Guest post by Professor Karen Cukrowski

I want to share with all of you a MAJOR time saver I learned here at the Adams Center when Cynthia Powell was teaching us how she uses Notability in her classroom.

I’m going to show you Notability ($1.99). However, iAnnotate ($9.99) or Evernote (free) work almost the same way.  I use this app for assignments that are pretty short and for which the students could benefit from quick feedback from me.  I’ve now graded about 300 such papers, and since the process works like a charm, I expect I’ll grade many hundreds more before the semester is over using this method. Special thanks to student Billy Haten, who allowed me to demo one of his drafts of a research question.

The following tutorial will show you how to use Notability for grading.  You can also check the video tutorial:

Open the file:  I have my students turn in their homework to the class files.  However, you can open a pdf or Word Doc from an email,your Google Drive, or Dropbox. I just don’t want to deal with that much email!   Regardless, you need to retrieve the student’s document/homework from wherever it is.   When you have a document open, just tap anywhere and “Open in ‘Notability’ “ pops up.   Select that.  You have to click a couple of more things, but don’t be discouraged.  These clicks become quite automatic once you’ve done it a couple of times.  Select “Create new note” when the dialogue box comes up for you to make such a selection.  (Notice you can add a rubric or something if you want by clicking “Add to other note.”)  Hit OK.  And voila! You have the student’s paper ready for you to mark.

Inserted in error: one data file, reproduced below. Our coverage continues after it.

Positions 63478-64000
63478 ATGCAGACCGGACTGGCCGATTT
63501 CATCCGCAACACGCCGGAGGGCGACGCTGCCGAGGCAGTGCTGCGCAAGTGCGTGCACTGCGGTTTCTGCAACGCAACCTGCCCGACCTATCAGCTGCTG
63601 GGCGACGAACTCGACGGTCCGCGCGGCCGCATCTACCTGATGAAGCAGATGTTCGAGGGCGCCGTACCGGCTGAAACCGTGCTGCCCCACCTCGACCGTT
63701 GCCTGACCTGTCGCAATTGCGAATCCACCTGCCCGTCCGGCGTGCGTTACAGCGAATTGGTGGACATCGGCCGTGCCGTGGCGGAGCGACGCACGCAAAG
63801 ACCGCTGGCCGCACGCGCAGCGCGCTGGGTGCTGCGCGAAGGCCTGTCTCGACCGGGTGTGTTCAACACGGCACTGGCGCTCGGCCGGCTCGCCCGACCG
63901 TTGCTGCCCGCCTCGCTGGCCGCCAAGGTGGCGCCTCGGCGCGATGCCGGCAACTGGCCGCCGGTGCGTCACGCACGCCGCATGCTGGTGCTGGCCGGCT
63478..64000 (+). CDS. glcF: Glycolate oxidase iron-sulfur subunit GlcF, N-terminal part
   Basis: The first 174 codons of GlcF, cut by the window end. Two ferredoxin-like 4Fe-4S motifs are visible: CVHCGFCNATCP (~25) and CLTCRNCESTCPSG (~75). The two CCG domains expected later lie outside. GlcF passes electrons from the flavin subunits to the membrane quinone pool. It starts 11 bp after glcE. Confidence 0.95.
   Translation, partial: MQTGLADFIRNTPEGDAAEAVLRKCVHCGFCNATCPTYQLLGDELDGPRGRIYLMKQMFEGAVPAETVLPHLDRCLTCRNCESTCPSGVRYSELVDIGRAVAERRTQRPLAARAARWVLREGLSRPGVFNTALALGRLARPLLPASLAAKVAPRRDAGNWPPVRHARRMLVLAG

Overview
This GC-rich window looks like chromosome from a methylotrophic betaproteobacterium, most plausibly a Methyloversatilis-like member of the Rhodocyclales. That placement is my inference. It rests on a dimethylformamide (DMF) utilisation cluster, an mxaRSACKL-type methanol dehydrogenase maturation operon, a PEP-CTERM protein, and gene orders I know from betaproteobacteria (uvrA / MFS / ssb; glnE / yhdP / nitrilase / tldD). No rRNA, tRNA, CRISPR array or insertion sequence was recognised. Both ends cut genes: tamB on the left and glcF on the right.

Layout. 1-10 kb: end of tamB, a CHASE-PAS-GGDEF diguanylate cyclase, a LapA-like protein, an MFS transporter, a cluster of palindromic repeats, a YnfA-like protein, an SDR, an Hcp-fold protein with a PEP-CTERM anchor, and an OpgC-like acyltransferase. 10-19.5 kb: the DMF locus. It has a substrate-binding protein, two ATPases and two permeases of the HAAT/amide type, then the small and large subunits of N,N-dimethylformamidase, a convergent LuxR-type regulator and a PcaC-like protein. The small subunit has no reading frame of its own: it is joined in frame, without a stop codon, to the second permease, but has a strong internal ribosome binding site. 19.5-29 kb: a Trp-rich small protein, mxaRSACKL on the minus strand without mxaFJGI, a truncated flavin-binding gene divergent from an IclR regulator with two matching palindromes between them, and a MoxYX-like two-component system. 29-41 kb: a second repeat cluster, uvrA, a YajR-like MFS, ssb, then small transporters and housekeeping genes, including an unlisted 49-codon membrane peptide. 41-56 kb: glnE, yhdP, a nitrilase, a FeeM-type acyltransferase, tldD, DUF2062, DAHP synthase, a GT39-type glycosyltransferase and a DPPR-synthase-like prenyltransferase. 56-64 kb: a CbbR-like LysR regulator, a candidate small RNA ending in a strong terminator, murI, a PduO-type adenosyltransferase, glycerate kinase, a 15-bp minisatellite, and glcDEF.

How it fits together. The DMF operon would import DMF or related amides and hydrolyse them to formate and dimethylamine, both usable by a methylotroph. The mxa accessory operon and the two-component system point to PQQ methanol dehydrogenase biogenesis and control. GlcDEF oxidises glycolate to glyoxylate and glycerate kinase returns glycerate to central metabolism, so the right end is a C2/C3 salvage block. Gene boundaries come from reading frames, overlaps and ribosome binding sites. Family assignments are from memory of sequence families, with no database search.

Grade the paper:  You can mark the paper any way you see fit, by handwriting with a stylus (my preferred method), typing, or even by speaking your notes into the little microphone icon.  I almost always use the pencil tool in a thick blue line, and that setting is then saved for me the next time. Very handy.When grading it, notice that there is magnifying glass at the bottom. If you click it, you can drag the little box around to see everything up closer and write more precisely.   If you make stray marks, no problem—you can either erase them with the eraser or by clicking the left-facing back arrow to undo it.    Unfortunately, there is nothing I can do to help you with the wretched step of grading itself!

Return the paper:  After grading, it is time to send the paper back to the student by email. To return the paper to a student, use the “send” arrow that’s up there at the top. Select Email. Then hit Email Notes. When the email dialogue box launches, type in the student’s address, which is conveniently in the subject line automatically.  Note: you do have to add to send the email.   And guess what? You only have to type the whole address ONCE—our email program remembers that student for subsequent assignments, making the whole process even more streamlined.   Once finished with the email address, hit Send, and the student will soon receive the attached file.

Record the grade:  Don’t forget to record your student’s grade in your gradebook!

I have saved SO much time by sending back papers this way and NOT having to distribute them in class. Also, notice that no trees died today due to this assignment—and yet the students will receive fast feedback on an important step in their research projects.

I hope this tutorial helps you.  Using this method is far less complicated than all these pictures make it look. I’d be happy to help you, if you’d rather just have a demo. Karen Cukrowski,, or text me on my cell phone at 325-829-8249, and we can set up an appointment. (Berlin Fang in the Adams Center also knows how to use this program, if you want to see him.)